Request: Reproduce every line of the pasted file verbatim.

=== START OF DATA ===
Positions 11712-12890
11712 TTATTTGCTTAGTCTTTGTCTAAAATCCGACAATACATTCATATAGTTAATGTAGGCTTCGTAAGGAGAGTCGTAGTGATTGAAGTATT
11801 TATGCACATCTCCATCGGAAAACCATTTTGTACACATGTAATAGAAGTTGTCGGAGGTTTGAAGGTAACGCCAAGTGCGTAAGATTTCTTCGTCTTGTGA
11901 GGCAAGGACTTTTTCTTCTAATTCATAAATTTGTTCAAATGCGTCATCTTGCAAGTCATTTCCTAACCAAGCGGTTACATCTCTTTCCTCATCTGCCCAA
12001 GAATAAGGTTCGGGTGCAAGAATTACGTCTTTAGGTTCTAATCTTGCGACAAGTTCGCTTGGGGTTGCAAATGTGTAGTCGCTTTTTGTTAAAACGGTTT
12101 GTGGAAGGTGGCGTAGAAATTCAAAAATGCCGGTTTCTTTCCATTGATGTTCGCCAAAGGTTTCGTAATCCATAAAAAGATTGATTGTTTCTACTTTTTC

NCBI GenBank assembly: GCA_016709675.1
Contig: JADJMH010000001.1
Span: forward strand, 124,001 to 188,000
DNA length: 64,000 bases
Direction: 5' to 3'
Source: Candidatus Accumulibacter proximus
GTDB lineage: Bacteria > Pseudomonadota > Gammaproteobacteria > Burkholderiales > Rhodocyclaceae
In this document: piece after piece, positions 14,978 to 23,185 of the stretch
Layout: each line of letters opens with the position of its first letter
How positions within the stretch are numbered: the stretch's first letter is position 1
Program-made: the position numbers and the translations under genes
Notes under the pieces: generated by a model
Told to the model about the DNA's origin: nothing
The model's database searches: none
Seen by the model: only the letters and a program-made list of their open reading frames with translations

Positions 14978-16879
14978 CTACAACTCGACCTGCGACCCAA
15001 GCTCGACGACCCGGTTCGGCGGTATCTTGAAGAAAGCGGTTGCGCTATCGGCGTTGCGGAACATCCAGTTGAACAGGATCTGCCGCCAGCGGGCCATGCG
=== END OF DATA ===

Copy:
Positions 11712-12890
11712 TTATTTGCTTAGTCTTTGTCTAAAATCCGACAATACATTCATATAGTTAATGTAGGCTTCGTAAGGAGAGTCGTAGTGATTGAAGTATT
11801 TATGCACATCTCCATCGGAAAACCATTTTGTACACATGTAATAGAAGTTGTCGGAGGTTTGAAGGTAACGCCAAGTGCGTAAGATTTCTTCGTCTTGTGA
11901 GGCAAGGACTTTTTCTTCTAATTCATAAATTTGTTCAAATGCGTCATCTTGCAAGTCATTTCCTAACCAAGCGGTTACATCTCTTTCCTCATCTGCCCAA
12001 GAATAAGGTTCGGGTGCAAGAATTACGTCTTTAGGTTCTAATCTTGCGACAAGTTCGCTTGGGGTTGCAAATGTGTAGTCGCTTTTTGTTAAAACGGTTT
12101 GTGGAAGGTGGCGTAGAAATTCAAAAATGCCGGTTTCTTTCCATTGATGTTCGCCAAAGGTTTCGTAATCCATAAAAAGATTGATTGTTTCTACTTTTTC

NCBI GenBank assembly: GCA_016709675.1
Contig: JADJMH010000001.1
Span: forward strand, 124,001 to 188,000
DNA length: 64,000 bases
Direction: 5' to 3'
Source: Candidatus Accumulibacter proximus
GTDB lineage: Bacteria > Pseudomonadota > Gammaproteobacteria > Burkholderiales > Rhodocyclaceae
In this document: piece after piece, positions 14,978 to 23,185 of the stretch
Layout: each line of letters opens with the position of its first letter
How positions within the stretch are numbered: the stretch's first letter is position 1
Program-made: the position numbers and the translations under genes
Notes under the pieces: generated by a model
Told to the model about the DNA's origin: nothing
The model's database searches: none
Seen by the model: only the letters and a program-made list of their open reading frames with translations

Positions 14978-16879
14978 CTACAACTCGACCTGCGACCCAA
15001 GCTCGACGACCCGGTTCGGCGGTATCTTGAAGAAAGCGGTTGCGCTATCGGCGTTGCGGAACATCCAGTTGAACAGGATCTGCCGCCAGCGGGCCATGCG